Seeking knowledge is seen by some Theistic Satanists as important to Satan, due to his being equated with the Serpent in Genesis encouraging mankind to partake of the fruit of the Tree of Knowledge of Good and Evil.[36] Some perceive Satan as Baphomet, a hermaphroditic bestower of knowledge (gnosis.) Other Satanic groups, such as Luciferians[citation needed], and some individual Satanists also seek to gain greater gnosis. For some Satanists, this is a form of gnosticism where they view Yahweh as the demiurge and Satan as the transcendent being beyond, of whom they seek knowledge.[citation needed]

Self-development is important to Theistic Satanists. This is due to the Satanists' view of Satan, who is seen to encourage individuality and freedom of thought, and the quest to raise one's self up despite resistance, through means such as magic and initiative. They believe Satan wants a more equal relationship with his followers than the Christian God does with his. From a Theistic Satanist perspective, Christianity does not define "good" or "evil" in terms of benefit or harm to humanity, but rather on the submission to or rebellion against God.[37] Some Satanists seek to remove any means by which they are controlled or repressed by others and follow the herd, and reject non-governmental authoritarianism.[38]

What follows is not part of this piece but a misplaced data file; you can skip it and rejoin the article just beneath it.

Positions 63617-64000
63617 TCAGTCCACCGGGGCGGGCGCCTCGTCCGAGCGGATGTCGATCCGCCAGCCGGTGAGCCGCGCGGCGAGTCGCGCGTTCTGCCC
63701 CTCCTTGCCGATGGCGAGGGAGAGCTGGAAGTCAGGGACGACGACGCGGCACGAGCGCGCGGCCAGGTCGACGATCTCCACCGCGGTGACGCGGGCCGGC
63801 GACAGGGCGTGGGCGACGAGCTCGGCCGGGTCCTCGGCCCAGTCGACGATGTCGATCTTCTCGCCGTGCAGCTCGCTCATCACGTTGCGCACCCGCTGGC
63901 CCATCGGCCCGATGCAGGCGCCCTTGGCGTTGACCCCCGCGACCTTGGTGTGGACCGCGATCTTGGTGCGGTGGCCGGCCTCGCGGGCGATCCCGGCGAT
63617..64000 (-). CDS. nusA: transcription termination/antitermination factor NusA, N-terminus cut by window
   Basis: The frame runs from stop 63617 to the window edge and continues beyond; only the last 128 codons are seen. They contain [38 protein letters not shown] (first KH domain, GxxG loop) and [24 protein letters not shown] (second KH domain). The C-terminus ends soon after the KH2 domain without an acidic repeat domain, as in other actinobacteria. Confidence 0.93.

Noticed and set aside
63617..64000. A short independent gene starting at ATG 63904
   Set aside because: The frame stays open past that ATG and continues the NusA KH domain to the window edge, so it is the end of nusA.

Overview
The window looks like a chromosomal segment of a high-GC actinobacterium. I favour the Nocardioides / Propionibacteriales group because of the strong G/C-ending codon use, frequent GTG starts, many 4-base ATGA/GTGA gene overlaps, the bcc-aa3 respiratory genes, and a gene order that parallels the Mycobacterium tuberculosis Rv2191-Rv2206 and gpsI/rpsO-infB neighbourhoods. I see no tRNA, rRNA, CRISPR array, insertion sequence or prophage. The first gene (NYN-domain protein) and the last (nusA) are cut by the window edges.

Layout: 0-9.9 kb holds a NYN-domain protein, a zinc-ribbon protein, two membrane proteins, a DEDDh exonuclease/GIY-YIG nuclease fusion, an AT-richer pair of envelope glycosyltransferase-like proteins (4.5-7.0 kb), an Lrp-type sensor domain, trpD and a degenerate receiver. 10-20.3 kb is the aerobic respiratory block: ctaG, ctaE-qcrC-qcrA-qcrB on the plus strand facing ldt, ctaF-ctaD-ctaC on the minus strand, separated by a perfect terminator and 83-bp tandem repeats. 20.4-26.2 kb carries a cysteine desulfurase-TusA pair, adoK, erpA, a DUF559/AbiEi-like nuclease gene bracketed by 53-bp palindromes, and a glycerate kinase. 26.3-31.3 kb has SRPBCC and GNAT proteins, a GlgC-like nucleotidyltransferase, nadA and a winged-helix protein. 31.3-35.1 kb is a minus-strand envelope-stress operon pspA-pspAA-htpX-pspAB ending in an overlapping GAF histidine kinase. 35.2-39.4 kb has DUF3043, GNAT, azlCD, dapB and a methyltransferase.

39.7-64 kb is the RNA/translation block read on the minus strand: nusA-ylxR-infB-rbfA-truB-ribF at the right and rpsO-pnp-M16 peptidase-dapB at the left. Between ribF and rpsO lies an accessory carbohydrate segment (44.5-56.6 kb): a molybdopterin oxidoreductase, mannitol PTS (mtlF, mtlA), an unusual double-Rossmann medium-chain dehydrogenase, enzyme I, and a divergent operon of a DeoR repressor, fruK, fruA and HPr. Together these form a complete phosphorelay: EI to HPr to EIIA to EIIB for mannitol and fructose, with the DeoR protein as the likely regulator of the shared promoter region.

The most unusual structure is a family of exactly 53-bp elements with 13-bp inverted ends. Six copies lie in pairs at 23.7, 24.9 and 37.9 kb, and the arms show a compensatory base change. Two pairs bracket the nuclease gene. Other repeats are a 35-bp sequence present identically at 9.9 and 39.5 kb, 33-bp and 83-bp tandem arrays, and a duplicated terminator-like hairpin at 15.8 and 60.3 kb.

As Satan in the Old Testament tests people, theistic Satanists may believe that Satan sends them tests in life in order to develop them as an individual. They value taking responsibility for oneself. Despite the emphasis on self-development, Theistic Satanists often feel that there is a will of Satan for the world and for their own lives. They may promise to help bring about the will of Satan,[39] and seek to gain insight about it through prayer, study or magic. In the temptation of Christ in the desert, Satan says that if Jesus worships him, he can give him all the kingdoms of the earth[editorializing]. Satan is known in the Bible as the prince of this world,[40] and Satanists may feel that he can help them meet their needs and desires if they pray or work magic. They would also have to do what they could in everyday life to achieve their goals, however.